News / Africa

    Turkey Reinforces 'Hands Off' Policy on Mali

    Ali Babacan, Turkey's Deputy Prime Minister at the 43rd Annual Meeting of the World Economic Forum, WEF, in Davos, Switzerland, Jan. 25, 2013. Ali Babacan, Turkey's Deputy Prime Minister at the 43rd Annual Meeting of the World Economic Forum, WEF, in Davos, Switzerland, Jan. 25, 2013.
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    Ali Babacan, Turkey's Deputy Prime Minister at the 43rd Annual Meeting of the World Economic Forum, WEF, in Davos, Switzerland, Jan. 25, 2013.
    Ali Babacan, Turkey's Deputy Prime Minister at the 43rd Annual Meeting of the World Economic Forum, WEF, in Davos, Switzerland, Jan. 25, 2013.
    Dorian Jones
    The Turkish foreign ministry has criticized the ongoing French operation in Mali. The public criticism comes as Turkey is increasingly seeing West Africa as a region of interest economically and diplomatically.

    Ankara has been increasing voicing concerns regarding the intervention by French forces against an Islamic insurgency in Mali.

    Northern Mali fell under rebel control after a March military coup in Bamako triggered a Tuareg-led rebel offensive that seized the north and split the West African nation in two.

    Turkish foreign Ministry spokesman Selcuk Unal questions the timing and whether it offers a solution to the situation.

    "We wish to see the situation in Mali to change to a better perspective in the framework of the political will of its people, such as a democratic elections and a free parliament. In that sense we are also not favorable to unilateral action before trying other political methods or other avenues," said Unal.

    The Turkish foreign ministry points out the United Nations Security Council resolution on Mali sanctioned only an African led intervention. Ankara's ambivalence over France's military intervention is part of a growing rivalry between Paris and Ankara over West Africa, according to Semih Idiz, a diplomatic columnist for the Turkish daily Taraf.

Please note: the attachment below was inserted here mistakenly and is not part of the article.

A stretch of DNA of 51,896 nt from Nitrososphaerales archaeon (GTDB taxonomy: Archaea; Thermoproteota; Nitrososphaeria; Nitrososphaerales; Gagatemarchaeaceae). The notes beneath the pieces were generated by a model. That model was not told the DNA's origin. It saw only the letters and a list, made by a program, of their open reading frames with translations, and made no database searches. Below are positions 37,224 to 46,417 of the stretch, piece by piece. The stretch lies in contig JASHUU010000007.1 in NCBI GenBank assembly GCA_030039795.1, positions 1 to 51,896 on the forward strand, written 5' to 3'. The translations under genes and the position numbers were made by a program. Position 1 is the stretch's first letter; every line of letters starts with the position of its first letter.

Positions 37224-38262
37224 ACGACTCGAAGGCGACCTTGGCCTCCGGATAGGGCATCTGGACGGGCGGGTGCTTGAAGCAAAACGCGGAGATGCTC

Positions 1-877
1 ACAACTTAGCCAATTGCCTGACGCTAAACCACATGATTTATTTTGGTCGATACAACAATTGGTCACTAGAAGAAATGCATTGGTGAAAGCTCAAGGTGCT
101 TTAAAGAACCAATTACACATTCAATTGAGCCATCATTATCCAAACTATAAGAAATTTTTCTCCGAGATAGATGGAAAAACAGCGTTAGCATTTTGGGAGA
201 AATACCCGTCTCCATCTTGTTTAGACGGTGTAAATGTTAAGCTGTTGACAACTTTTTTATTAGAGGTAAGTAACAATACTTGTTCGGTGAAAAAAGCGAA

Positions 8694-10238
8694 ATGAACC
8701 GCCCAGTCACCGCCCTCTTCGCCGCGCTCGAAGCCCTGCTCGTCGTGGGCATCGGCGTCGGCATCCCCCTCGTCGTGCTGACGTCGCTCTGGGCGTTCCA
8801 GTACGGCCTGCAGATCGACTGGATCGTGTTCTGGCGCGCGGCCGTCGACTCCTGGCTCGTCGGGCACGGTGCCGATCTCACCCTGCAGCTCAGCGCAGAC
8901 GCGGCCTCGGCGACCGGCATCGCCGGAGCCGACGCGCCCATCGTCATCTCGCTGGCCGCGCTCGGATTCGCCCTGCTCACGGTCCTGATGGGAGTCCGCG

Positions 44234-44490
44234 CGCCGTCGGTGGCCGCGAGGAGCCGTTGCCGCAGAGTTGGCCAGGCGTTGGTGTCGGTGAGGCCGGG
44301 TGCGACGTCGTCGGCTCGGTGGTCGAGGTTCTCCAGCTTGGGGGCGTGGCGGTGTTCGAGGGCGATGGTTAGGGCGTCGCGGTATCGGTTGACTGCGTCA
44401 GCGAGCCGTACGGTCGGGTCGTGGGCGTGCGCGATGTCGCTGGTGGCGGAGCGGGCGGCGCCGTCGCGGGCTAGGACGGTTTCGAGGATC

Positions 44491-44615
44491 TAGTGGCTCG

"I think this reflects some of the competition between Turkey and France. Prime Minister Erdogan just a few days before the Mali story broke out was in Niger, blasting at the former colonial power and trying to say that Turkey will not be like that," said Idiz. "There is a scramble for Africa and Turkey is very much part of this. It has opened quite a large number of embassies across Africa. So its clear that Turkey does see itself as a potent power."

    In the past few years Turkey has opened 31 embassies across Africa, including one in Mali in 2010. The Turkish government has declared the continent as an economic priority. Since its initiation of the policy back in 2003 it has more than quadrupled its exports to the continent to more than $10 billion. And, earlier this month, Turkish Prime Minister Recep Tayyip Erdogan visited Gabon, Niger and Senegal. Previously, he headed to Ethiopia, Sudan, Somalia and held talks in the Republic of South Africa regarding Turkey's Africa opening.

    Turkish foreign Ministry spokesman Unal says it will pursue its concerns over the situation in Mali through the Organization of Islamic Conference, the OIC."

    "We discussed possible steps to be taken by OIC on Mali; I expect that the issue of Mali will be one of the agenda items to be discussed in the next OIC summit in Cairo," he said.

    Observers point out that with Mali's neighbors supporting France's intervention, Ankara may not find too much support among West African members. But diplomatic columnist Idiz says Ankara is likely to find backing from Arab nations at February's OIC summit.

    "Turkish ambivalence is probably not too different to some Arab countries because of the Islamic dimension in all this," said Idiz. "Given that Mali is a predominantly Islamic country that there is a western intervention all of these factor in to the Islamic sensibilities given, this antipathy in the Islamic world to western countries intervening in Islamic countries, so that is part of it."

    Analysts say Ankara's ambivalence over France's intervention is likely to raise eyebrows among its western allies, all of who are strongly supporting it. But in Turkey's pro government media the question is increasingly being posed why those allies can back an intervention in Mali against an Islamic insurgency, but fail to do so in Syria.

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